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| Dillweed, Can It Be Baled? |
Answered by: Richard Alan Miller
Question from: Chris Mortenson
Posted on: December 20, 1999
It’s good to hear that dill will be profitible for me to grow! We didn’t attend any of those confrences that you mentioned because we were too busy with harvest and other field work. If you could, would you please send me your detailed crop reports just so I know how to maximize my production. On my test plots I didn’t use any fertilizer or chemical and it just took off.
One other thing I was wondering about was that if I bale it and send it to wherever you want it, would it be classified as dried or fresh (since it will have to dry somewhat before I bale it)?
Any sugestions or references would be very helpfull since this is new to me. I want to try and do what every you think will be the most profitible for me because all my neighbors here heard that I was trying herbs and they just laugh at me and call me crazy saying that I am going to lose my farm. Please help me prove them wrong!!!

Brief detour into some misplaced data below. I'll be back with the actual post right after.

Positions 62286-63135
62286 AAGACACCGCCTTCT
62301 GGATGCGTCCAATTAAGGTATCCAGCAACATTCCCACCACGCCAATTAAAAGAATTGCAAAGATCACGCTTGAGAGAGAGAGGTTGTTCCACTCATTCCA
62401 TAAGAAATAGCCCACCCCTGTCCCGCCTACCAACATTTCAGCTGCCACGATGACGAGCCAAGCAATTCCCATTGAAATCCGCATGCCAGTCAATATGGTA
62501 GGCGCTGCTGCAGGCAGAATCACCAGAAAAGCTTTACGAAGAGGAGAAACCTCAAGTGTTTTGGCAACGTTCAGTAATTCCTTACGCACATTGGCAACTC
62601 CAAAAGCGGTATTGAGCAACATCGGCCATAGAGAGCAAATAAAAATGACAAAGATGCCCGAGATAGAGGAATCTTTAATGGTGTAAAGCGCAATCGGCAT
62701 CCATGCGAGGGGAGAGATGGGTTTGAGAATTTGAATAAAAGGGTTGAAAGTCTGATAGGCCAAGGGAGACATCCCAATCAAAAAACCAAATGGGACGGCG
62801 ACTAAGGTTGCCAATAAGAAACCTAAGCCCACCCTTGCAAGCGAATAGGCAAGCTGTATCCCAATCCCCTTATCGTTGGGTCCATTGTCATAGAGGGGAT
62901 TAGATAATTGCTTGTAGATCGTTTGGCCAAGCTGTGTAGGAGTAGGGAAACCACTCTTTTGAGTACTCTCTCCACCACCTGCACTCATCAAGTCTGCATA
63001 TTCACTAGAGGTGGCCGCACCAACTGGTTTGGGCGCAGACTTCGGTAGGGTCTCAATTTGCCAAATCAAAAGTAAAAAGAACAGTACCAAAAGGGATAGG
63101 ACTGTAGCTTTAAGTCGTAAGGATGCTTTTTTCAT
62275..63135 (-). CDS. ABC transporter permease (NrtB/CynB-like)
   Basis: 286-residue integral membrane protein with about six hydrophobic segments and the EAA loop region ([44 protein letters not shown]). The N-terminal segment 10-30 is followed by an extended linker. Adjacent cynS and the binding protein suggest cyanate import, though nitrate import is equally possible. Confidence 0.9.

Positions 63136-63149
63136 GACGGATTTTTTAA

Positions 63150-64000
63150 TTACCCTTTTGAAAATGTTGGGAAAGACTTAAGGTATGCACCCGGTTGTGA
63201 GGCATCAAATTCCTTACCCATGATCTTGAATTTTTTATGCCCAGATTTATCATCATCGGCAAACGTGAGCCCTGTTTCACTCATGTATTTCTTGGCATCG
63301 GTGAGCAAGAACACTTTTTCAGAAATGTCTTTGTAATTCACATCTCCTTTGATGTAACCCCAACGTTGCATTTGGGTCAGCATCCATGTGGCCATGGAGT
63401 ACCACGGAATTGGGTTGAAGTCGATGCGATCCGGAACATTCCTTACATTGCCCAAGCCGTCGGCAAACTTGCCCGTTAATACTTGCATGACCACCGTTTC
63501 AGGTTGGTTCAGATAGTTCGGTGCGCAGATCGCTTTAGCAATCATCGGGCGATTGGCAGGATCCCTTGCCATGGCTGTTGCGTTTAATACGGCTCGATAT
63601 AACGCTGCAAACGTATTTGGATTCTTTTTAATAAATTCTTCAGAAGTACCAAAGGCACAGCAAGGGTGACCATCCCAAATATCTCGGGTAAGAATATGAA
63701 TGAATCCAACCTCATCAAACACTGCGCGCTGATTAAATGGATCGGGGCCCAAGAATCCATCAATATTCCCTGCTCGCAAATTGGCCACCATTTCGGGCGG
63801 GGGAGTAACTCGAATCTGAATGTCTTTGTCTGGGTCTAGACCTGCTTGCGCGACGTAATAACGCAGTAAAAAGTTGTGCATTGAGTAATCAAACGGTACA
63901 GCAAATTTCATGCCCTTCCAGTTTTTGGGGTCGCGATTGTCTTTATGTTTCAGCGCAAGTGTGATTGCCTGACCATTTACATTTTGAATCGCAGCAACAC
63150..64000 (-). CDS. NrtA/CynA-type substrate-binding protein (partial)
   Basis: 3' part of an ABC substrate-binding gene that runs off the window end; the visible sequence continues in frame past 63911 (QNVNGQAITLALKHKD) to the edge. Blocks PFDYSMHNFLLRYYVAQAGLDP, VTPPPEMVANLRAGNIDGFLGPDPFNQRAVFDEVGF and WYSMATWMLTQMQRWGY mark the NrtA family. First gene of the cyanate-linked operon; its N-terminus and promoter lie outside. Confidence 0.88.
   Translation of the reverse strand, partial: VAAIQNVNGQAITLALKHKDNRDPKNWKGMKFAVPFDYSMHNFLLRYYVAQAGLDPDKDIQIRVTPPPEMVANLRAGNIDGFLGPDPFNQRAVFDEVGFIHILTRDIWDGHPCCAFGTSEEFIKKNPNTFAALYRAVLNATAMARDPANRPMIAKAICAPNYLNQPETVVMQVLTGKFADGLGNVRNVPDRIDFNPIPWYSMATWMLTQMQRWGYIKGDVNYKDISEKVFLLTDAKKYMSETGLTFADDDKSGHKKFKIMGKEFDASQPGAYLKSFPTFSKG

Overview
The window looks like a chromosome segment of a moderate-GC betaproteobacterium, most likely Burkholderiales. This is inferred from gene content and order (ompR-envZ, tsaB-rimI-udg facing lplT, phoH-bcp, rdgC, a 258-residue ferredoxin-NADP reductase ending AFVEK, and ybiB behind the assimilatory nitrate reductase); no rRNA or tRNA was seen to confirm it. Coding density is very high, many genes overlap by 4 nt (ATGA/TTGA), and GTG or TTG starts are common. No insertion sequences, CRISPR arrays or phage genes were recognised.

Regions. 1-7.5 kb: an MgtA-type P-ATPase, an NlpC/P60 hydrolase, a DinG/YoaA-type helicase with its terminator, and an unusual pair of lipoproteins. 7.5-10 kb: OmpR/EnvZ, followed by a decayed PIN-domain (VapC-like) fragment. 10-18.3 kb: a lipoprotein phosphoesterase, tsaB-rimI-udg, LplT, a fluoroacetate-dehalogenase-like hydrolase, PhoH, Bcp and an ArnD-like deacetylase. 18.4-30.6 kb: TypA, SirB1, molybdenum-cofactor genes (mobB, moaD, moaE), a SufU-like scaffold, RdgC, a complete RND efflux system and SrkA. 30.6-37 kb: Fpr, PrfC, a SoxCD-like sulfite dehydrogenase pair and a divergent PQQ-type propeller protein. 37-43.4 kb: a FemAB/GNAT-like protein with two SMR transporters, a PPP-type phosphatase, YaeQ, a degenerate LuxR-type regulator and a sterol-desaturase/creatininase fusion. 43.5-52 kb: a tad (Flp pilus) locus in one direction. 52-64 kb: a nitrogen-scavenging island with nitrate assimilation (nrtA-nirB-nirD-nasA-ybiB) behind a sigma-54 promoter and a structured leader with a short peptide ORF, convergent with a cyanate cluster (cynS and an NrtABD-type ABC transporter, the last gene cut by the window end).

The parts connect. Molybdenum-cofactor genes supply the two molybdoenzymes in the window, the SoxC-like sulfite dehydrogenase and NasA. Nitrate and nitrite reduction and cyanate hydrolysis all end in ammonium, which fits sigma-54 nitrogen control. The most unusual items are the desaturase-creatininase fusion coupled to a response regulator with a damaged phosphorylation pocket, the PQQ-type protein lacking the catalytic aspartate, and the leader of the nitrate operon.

Have you read my book "The Potential of Herbs As A Cash Crop"? The question which concerns me is that Dill is generally sold as an oil or seed. Dill Weed can be bailed, but is most often sold as a produce during canning season.
Bailing a crop (like Dill) is another very different matter. Composting occurs at 14% moisture, just like Alfalfa and related grasses. And, Dill Weed oils can be fragile, often requiring air drying or other forms of special handling.
Some serious homework is now required, if you truly do not want to loose your farm. Attending my workshop in Calgary would help focus this Spring much better than almost any other action from you at this time. I only say this because of the types of questions asked. You need to have a market plan for your crop. That will determine how you process your crop.